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Carrying on
Caddying program is an investment in the future
By John Moody

Good golf professionals are about more than running a smooth (and profitable) shop or packing their lesson book - though both are near the top of the job description.

The good golf professionals know that they are stewards of the game. That during their time, they are charged with caring for and growing the game.

Pasfield Golf Course's Lance Flury is that kind of a golf pro. He's in it for all the right reasons. Not many of us can do things that endure, that resonate with those who come after us. Just as the ripple from a pebble kerplunked in a pond causes concentric circles to widen and push outward, Flury is having his own effect on those near the center of his life. There is no ego here - that's not Flury's game. He's simply trying to help people, particularly young people, just as he helps his beloved game.  

To that end, Flury has started a caddie training program at Pasfield. This is an idea that's been kicking around in his brain for years. He got some inspiration and help from Pam Sherry to get the thing started. Sherry, you see, has plans to retire from her job at the U.S. Bankruptcy Court later this year. She wants to teach golf in New Mexico after that. She was instrumental in coming up with a caddie evaluation card for players to fill out after taking a Pasfield caddie out for a round. It's based, like much of the program, on the successful Western Golf Association-sponsored Chick Evans Scholarship program. Sherry's work here also will help in her LPGA certification process.  

The call for caddies went out in the spring, and 16 responses came in. Those in the group are 14-15 years old, and they come from all over the city and surrounding area, including Chatham, Sherman, Pleasant Plains, Glenarm and as far away as Virginia.  After an application and interview process, all 16 were notified that they'd been accepted. 

They were issued a caddie training manual, put together by Flury and Sherry. In early June, they went out for a test drive. That's when the rookie loopers hit the fairways with real golfers to ply what they had learned in "class" (the classroom being the clubhouse area at Pasfield, where Professor Flury got them prepared for their caddie exam before putting them to work about mid-June).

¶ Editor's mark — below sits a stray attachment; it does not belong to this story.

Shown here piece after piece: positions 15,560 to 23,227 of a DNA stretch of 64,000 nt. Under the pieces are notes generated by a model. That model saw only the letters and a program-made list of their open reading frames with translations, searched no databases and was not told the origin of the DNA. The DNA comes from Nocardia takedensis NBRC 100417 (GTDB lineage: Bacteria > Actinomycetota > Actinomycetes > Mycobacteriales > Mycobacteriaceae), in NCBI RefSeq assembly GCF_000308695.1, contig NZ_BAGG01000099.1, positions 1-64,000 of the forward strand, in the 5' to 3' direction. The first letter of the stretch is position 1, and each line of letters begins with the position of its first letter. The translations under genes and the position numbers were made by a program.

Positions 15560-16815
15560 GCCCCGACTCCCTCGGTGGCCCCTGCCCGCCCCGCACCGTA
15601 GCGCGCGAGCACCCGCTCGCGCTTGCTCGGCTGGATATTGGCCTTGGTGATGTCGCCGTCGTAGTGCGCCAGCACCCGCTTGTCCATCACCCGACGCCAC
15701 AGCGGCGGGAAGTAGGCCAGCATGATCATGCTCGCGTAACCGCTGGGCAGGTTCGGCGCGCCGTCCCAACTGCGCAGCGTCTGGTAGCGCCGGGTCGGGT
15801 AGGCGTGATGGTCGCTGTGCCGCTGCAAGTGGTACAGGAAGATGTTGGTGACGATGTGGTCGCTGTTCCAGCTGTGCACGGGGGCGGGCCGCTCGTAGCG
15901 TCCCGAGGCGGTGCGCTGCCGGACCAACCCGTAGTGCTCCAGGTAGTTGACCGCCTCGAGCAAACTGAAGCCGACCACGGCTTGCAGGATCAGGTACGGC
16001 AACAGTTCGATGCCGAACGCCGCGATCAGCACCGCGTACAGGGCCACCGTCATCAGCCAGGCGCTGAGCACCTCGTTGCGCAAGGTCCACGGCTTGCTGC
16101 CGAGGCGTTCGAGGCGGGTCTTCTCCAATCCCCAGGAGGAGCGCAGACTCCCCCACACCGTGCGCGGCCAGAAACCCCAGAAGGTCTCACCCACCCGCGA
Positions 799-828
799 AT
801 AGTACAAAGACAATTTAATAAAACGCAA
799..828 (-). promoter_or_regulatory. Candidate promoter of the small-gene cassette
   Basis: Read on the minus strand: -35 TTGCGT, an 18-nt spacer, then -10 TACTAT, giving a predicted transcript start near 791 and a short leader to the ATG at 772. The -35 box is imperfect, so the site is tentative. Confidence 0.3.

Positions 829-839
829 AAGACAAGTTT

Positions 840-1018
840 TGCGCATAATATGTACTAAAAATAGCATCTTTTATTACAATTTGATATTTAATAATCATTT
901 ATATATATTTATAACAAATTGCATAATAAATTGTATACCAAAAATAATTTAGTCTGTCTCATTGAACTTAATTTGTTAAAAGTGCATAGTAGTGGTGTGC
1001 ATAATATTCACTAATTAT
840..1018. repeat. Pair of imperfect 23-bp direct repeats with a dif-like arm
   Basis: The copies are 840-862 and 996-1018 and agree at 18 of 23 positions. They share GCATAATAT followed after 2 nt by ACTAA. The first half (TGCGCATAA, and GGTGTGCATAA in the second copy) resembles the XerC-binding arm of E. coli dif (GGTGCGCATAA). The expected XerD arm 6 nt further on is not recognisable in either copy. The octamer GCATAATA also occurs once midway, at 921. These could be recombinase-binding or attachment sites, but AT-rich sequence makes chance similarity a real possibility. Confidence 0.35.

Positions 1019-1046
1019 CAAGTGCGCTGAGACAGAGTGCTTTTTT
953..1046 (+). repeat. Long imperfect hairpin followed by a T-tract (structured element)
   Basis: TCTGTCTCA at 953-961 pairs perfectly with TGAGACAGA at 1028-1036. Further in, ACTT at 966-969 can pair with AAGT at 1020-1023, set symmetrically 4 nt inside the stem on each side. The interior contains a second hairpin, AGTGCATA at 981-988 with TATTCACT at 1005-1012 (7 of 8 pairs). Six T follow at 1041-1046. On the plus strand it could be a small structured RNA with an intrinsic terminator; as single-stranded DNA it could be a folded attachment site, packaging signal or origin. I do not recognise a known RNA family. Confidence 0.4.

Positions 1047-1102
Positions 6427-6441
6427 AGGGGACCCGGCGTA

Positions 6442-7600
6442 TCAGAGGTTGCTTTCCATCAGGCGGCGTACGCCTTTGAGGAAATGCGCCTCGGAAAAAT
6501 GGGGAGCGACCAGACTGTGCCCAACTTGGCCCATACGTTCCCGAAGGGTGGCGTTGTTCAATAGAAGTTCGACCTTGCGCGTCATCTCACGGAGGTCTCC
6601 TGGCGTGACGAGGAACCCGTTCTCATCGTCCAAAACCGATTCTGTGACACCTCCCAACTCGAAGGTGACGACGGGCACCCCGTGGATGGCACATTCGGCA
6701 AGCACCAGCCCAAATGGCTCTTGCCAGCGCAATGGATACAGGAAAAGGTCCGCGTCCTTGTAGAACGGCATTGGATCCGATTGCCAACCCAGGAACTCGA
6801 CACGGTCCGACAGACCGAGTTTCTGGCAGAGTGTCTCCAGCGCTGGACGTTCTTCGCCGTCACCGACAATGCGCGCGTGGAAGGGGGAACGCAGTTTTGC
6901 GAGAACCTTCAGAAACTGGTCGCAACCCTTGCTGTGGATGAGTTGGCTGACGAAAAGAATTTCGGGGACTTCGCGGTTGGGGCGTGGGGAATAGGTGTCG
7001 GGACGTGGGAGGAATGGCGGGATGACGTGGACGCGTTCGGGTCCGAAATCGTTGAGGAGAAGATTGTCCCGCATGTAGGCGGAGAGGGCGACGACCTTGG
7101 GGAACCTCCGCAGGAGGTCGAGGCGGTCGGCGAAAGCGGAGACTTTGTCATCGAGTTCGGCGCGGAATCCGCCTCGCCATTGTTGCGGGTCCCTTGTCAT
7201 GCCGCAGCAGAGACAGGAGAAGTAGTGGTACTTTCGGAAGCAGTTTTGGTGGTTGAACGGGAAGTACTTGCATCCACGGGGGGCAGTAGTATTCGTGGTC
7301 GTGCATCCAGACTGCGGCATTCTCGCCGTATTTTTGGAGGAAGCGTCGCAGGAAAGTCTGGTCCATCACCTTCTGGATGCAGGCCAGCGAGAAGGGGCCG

"Work" is the correct word, since hauling a golf bag up and down hills during steamy weather is hardly the stuff of kicks and grins. But these caddies aren't employees of the golf course. They are a volunteer force, paid strictly and solely by the gratuities earned from the golfers whose bags they carry. Flury will encourage participating golfers to tip as generously as they are able, with a minimum of $5.  

To start, caddies likely will be available for players who request them for Saturday rounds between 8 a.m. and 1 p.m. Flury wants to see how things go at the beginning and tweak as needed. With a long-standing and loyal men's club, Flury expects some potential jobs for his new caddies to come from this group, but he's inviting everyone to consider giving the kids a chance. 

A good caddie can make for a better round of golf. They do all the dirty work so the player just has to think about playing the next shot. They keep your golf ball and your clubs clean. And, they'll find your ball (if possible) when it's hit off line. The good ones are good company during a long day on the course.

Flury's idea is thoughtfully planned. It's professional and with a purpose. Caddies will be issued a caddie bib, a towel, a divot repair tool and a ball mark. Sponsors include: Bank of Springfield; Masco Packaging and Industrial Supply; Bunn Pro Shop and head professional Paul Loutzenhiser; and Primo Designs.

Flury sees this as an opportunity to introduce kids to the game of golf, to socialize with adults in a healthy environment and to get them outdoors. In the long run, they will have made contacts with people in the community and it may help them get a job someday - maybe just a summer job, but who knows. It could be that the time on the golf course here will lead to a more permanent career someday via a relationship established during these caddie days. 

Flury can appreciate how golf can get in your system early in life. He got his own start as a kid working at Pasfield, plus he's the father of two young golfers. His ultimate goal for this new bunch, a most honorable one, is to get a Chick Evans Scholarship for one of his caddies. 

Evans Scholars must have good grades, prove a financial need and be a caddie for two years. According to its own website, the WGA-sponsored Evans Scholars Foundation "administers the nation's largest privately funded college scholarship program." More than 9,000 young caddies have earned college degrees through Evans Scholarships since 1930. Currently, more than 840 caddies attend college every year as Evans Scholars. The program is named for its founder, golf great Charles "Chick" Evans Jr.

The hard work and thoughtfulness of one golf pro and his protege have created the potential to change a young person's life. Years from now, one or more of these first 16 likely will cite for their own children, or maybe for someone they are trying to help, how one summer in Springfield, Ill., their life got started on a modest golf course carrying a bag for tips on a summer morning.


Story published Friday, July 1, 2011 ( Volume 6, Number 4 )

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